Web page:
I actually got started with the videos because of Curiosity Quills. They issued a challenge for all their authors to try Facebook Live [Ed: that was me :::villainous laugh:::]. It took me a while to find something that I consistently wanted to chat about that people might be interested in. Reading excerpts became the concept I could most consistently work with.

It’s fun (and super educational) for me to read other authors’ blurbs and books, and it’s a great way to get the word out about my fellow writers’ material. The videos are actually really easy to do. I have a mini tripod for my phone, and Facebook Live is very user friendly. Honestly, the biggest issue is finding good light for filming at home.

You'll be leaving to go on a tour soon. I have so many questions about this :). Have you done that before, how many people are you going with, and what are you taking with you?

I have been on a national tour before. I did the Fiddler on the Roof tour about five years ago and am super excited to get back out on the road. This time I’ll be Dance Captaining (monkey wrangling) and performing in The Wizard of Oz. I don’t know an exact number, but my best guess is that I’ll be sharing a bus with about twenty-five other actors and musicians for seven months.

As for packing…you have to think of it as a two-week backpacking trip where you hit all four seasons of weather. Pack as light as you can on the clothes, bring a sleeping bag for days when you have to sleep on the bus floor, and don’t forget your laptop and Kindle!

Can you give me an overview of a typical day (and night) when you're in a theater production?

When you’re in rehearsal you usually spend between eight and twelve hours a day in the rehearsal studio. You learn all your music, dance till you can’t walk anymore, and figure out where to stand so you don’t get run over by a set piece. Once you’re in performance, you really only work nights. Two or three days a week I have a matinee so I’ll have to be at the theatre around noon and then back at seven for the second show, but it’s really not bad.

On a tour like Wizard of Oz all bets are off. We travel from city to city pretty quickly. So a morning could be 5am bus call, 12pm lunch, 3pm arrive at hotel, 6pm leave for the theatre to get to mic check, 8pm show. Then do it all over the next day.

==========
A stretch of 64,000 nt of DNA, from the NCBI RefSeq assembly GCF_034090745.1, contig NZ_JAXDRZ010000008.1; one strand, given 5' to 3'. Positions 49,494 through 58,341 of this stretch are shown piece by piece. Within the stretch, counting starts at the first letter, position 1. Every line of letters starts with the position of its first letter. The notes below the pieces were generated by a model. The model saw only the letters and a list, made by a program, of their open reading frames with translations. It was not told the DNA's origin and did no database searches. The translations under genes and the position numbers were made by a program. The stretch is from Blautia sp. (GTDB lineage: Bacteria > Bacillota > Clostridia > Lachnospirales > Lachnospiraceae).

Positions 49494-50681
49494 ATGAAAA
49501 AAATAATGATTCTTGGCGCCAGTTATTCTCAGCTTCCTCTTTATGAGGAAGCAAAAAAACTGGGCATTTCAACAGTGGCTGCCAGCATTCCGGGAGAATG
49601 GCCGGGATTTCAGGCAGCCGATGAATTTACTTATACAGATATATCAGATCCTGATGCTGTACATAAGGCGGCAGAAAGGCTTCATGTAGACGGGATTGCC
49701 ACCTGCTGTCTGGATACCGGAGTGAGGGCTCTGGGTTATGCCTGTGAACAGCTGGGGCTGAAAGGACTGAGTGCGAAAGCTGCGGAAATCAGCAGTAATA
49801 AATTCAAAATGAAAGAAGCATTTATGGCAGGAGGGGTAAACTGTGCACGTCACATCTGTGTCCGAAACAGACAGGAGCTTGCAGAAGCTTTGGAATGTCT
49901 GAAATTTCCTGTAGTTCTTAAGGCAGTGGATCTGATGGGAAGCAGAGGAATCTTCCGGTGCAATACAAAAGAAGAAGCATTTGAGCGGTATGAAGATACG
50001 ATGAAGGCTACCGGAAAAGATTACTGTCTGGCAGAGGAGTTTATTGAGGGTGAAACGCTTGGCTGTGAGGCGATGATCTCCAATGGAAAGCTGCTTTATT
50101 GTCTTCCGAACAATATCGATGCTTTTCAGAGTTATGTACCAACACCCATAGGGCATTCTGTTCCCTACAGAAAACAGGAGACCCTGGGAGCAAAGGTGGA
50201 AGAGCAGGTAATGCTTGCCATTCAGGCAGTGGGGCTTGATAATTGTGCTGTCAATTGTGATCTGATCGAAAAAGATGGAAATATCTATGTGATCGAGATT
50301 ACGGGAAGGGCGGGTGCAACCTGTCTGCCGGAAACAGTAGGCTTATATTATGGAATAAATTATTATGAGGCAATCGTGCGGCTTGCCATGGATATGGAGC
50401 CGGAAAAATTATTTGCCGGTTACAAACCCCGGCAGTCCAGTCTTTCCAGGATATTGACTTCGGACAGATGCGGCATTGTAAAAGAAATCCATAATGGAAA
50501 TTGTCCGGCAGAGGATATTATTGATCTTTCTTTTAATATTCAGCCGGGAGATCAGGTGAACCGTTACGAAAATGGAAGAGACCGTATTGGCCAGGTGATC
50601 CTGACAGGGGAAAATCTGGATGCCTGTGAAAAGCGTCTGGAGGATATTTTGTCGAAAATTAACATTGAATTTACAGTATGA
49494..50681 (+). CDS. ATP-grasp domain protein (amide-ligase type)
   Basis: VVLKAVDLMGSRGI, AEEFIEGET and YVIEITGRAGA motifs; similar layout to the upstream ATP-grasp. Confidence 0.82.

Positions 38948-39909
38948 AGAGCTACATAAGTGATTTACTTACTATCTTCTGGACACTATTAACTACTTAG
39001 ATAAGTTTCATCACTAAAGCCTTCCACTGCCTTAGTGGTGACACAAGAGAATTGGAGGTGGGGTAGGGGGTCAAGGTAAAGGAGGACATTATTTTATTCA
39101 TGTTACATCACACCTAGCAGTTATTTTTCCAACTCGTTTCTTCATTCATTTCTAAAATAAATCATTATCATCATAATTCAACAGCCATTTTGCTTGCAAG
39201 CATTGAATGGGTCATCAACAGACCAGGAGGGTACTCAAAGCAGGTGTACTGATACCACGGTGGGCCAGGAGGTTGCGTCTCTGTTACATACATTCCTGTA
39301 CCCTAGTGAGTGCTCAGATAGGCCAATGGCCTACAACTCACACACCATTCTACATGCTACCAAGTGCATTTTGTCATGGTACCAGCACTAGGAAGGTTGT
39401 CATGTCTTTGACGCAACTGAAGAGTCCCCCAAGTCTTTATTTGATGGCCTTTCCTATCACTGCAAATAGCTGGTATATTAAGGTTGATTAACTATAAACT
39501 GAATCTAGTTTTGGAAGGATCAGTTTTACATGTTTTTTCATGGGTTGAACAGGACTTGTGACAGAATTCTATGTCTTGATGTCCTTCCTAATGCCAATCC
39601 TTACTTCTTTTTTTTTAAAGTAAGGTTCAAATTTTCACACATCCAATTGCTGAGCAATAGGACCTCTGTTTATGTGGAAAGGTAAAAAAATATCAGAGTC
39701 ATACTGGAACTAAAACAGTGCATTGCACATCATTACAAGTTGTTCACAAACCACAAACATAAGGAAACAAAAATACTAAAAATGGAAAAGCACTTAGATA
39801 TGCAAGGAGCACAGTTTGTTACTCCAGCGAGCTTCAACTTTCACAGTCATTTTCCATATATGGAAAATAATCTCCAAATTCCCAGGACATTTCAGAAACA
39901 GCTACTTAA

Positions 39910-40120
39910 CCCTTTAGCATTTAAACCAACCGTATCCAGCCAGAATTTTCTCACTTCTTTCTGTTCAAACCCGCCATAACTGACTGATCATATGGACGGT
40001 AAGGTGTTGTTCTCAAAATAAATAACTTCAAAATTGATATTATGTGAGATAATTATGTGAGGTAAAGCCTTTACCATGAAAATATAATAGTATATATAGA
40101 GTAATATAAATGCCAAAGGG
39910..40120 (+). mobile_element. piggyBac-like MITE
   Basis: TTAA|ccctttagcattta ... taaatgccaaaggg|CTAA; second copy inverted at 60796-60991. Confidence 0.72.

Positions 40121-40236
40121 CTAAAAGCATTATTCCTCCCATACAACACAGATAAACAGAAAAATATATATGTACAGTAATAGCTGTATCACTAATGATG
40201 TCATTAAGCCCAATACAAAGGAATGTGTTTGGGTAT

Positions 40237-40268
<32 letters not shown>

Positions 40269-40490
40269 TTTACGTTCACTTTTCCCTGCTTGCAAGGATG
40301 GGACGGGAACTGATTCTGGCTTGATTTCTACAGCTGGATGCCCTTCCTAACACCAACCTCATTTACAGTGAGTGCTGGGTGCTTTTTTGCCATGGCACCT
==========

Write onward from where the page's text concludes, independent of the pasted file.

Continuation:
On what I think was your first Facebook Live video, your husband was playing the piano and singing. It seems that you two have a great working relationship and share the same passion for theater. Can you give me an example of how you tend to work together, and do you have any tips for facilitating a spouse's creative process?

My husband is actually a performer as well. He’ll be playing the Tinman on tour. We have a very… strange relationship. We’ve been together since we were eighteen and have worked together as performers since college, which is very rare in theatre. We have been extremely lucky in that respect.

Because we spend pretty much all our time together, working together on projects became a natural extension. He’s the first reader for all of my books, so I have a thick skin when he tells me something isn’t working. We’re actually working on writing our second musical together right now. I write the lyrics and sometimes a bit of the melody, and he does the rest of the composing and orchestrating. It’s actually a ton of fun to lock ourselves away and work on a project, and it ensures we never run out of things to talk about.

It seems like you've been getting more interested in marketing and branding lately, including launching your reading series and making visual content. What was the hardest part about getting started, and do you have any tips for someone who wants to get more active in marketing their products?

The hardest part of getting started was pushing past the intimidation. You read about creating banners, and it all just seems overwhelming. Finding your brand colors and font, experimenting with posting times, finding a way to do all of it consistently can feel impossible. My best advice is to take it one tiny step at a time. Figure out how to use Manage Flitter to work on your Twitter. Figure out how to schedule posts on Facebook. Figure out how to use Canva.

But do it one thing at a time, and don’t get frustrated if you need help. I have been asking questions all over the place, trying to figure everything out. Without wonderful people like Nina (who helped me figure out font pairing) I would still be crying over my Canva handbook. [Thanks, Megan!]

As an actor, what advice would you give someone who's doing some infrequent public speaking, but still can't quite get past their terror when they're in front of people?

You just have to practice. Practice in front of your partner or, if that’s too much, your pet. Then add a few more trusted friends. Find a low stakes environment: an open mic poetry night, go sing karaoke, sign up for an acting class.

The only way to get really comfortable in front of people is to get used to it. I’ve been onstage thousands upon thousands of times, and I still get nervous sometimes. You have to accept that nerves happen and train your body and your mind to do what it needs to anyway. The only way to do that is by practicing